Island Surge and Wave Measurements and Modeling
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Background

The methods used to protect mainland coastal populations from cyclone effects may not be appropriate or effective in island environments. If no inland infrastructure exists that offers refuge from cyclone effects, procedures used in mainland events (such as evacuation) are not viable options for the local populace. Moreover, cyclone effects that are of little or no concern to mainland residents may pose significant hazards in island environments. In contrast to mainland tropical cyclone hazard scenarios which have been extensively studied and where mature emergency management measures are in place, island hazard scenarios have received little attention.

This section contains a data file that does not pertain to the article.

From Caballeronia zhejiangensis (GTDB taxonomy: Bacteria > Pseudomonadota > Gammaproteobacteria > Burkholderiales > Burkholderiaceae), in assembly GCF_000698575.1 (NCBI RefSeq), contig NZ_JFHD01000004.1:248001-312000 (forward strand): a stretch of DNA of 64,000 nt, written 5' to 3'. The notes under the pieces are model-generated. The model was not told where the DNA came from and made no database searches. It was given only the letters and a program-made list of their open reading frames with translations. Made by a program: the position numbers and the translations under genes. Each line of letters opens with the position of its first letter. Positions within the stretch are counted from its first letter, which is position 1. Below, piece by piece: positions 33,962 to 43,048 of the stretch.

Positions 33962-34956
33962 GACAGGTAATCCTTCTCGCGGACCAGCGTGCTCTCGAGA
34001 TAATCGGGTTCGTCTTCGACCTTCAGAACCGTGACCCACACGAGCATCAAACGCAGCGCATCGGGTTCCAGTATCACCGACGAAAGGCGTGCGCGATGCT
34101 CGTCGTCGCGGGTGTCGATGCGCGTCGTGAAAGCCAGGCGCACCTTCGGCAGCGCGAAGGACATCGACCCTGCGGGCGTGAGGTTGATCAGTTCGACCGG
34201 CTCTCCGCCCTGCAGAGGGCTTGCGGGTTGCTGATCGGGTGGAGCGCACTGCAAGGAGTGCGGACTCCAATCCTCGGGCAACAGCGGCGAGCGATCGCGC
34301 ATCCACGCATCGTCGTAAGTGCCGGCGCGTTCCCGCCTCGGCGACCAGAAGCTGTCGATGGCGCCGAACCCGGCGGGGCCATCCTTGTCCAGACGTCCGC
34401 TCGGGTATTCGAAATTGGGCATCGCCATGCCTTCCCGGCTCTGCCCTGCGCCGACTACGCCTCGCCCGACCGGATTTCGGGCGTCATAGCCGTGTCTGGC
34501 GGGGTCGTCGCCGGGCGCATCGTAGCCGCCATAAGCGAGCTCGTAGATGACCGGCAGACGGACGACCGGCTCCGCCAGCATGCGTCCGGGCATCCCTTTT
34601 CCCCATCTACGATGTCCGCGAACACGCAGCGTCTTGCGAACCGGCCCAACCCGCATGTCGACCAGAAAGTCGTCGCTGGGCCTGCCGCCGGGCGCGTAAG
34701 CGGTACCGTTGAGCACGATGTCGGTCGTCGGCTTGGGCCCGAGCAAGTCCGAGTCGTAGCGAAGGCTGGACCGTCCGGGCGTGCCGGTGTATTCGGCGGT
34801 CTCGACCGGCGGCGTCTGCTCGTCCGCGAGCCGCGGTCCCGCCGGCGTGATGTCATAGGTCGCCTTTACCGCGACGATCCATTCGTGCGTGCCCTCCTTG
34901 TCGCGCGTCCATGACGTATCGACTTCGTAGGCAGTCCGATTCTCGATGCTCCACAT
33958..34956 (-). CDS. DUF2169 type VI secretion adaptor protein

Adequate data exist to quantitatively depict some of the various geophysical processes occurring during cyclone landfall in islands (e.g., spectral wave transformation, coastal surge) such that models of these processes have been developed. However, data depicting other processes (e.g., wave-induced ponding, wind-forced wave uprush) are inadequate or do not exist, consequently the physics of these processes are poorly understood and adequate models are not available. Data of adequate quantity and quality depicting the physics of these processes are required to develop these models.